On November 22, 2016 the USEPA issued the following notice:
“Today, the U.S. Environmental Protection Agency (EPA) and the U.S. Department of Justice announced that CTS Corporation, Mills Gap Road Associates and Northrop Grumman Systems Corporation have agreed to spend an estimated $9 million on an interim cleanup at the CTS of Asheville, Inc. Superfund Site in Asheville, N.C.
The settlement requires the companies to undertake a two-phase process to treat the source of contamination in the groundwater beneath the former electronics manufacturing and electroplating facility at 235 Mills Gap Road in Asheville. The remedial work will begin in 2017 and will be overseen by the EPA and its contractors. The cleanup plan will address an estimated 208,250 cubic yards of material in the saturated zone between the observed water table and top of competent bedrock. The technology is expected to reduce trichloroethene (TCE) concentrations by 95 percent.
The first phase will involve Electrical Resistance Heating (ERH) to treat the Non-Aqueous Phase Liquid (NAPL), consisting of fuel oil comingled with TCE, in an approximate 1.2-acre area under the former facility. The second phase will use In-Situ Chemical Oxidation (ISCO) to treat TCE in an approximately 1.9-acre area to the north of the area being treated by ERH. The cleanup plan was expanded to include this second phase in response to public input.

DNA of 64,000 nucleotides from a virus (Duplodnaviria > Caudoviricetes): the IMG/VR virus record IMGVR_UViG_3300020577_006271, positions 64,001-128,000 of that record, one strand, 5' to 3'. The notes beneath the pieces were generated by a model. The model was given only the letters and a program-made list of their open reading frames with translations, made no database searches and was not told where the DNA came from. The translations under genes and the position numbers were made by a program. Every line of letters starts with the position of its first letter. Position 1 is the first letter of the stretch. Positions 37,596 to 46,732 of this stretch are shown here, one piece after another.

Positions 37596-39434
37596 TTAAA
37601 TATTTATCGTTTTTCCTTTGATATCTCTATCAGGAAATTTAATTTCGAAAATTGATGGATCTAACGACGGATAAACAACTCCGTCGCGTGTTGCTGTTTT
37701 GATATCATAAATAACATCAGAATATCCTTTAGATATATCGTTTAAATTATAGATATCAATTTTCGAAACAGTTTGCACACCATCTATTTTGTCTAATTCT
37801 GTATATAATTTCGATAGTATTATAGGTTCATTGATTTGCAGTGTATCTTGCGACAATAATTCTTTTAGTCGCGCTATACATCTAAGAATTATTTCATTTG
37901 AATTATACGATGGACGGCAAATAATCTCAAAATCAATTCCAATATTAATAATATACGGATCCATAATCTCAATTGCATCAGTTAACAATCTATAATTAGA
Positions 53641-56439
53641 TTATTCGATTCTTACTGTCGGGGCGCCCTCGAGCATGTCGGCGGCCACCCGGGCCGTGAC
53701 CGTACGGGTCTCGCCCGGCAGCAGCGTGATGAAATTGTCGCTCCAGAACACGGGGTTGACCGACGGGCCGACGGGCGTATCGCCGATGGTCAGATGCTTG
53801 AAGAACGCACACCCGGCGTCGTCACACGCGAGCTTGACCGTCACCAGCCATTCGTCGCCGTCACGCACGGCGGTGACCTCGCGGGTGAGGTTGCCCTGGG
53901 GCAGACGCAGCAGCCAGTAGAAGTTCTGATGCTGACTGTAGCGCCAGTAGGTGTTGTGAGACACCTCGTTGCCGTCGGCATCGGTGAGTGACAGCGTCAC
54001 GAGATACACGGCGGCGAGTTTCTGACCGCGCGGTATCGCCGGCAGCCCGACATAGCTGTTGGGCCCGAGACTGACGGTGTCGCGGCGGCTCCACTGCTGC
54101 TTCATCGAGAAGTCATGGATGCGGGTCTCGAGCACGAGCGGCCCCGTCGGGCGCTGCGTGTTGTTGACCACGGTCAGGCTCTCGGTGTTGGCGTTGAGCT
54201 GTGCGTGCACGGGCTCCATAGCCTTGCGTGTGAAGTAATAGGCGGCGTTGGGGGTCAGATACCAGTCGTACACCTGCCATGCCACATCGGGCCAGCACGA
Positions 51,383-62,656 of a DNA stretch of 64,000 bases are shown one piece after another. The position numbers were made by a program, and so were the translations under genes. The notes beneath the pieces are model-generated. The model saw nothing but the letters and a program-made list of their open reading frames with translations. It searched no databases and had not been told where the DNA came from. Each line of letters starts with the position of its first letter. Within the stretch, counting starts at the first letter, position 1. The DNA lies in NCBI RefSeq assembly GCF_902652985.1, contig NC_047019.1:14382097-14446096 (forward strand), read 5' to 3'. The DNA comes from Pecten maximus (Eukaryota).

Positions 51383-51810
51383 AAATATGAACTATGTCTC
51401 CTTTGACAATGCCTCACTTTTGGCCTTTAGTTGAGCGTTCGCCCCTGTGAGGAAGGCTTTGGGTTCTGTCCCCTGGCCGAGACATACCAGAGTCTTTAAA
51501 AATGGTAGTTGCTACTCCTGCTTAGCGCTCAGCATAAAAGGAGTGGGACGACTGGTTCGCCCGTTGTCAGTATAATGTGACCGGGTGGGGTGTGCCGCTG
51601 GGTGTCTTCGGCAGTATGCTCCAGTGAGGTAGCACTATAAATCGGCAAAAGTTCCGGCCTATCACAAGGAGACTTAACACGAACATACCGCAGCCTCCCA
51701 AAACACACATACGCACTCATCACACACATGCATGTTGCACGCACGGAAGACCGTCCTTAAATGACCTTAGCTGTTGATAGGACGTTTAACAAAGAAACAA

The settlement agreement is memorialized in a Consent Decree, on which the public will soon be invited to comment. Information on how to comment on the Consent Decree will be provided by EPA and will be available on the Department of Justice’s website at www.justice.gov/enrd/consent-decrees.”
Responding to this notice, CTS Corporation has always wanted to get started on the cleanup of the site in the shortest possible time. Formal lodging of the agreement with EPA and other responsible parties brings us a step closer to implementing the interim remedy. We look forward to beginning the agreed cleanup, which offers the best approach to address the primary source of contaminants at the site.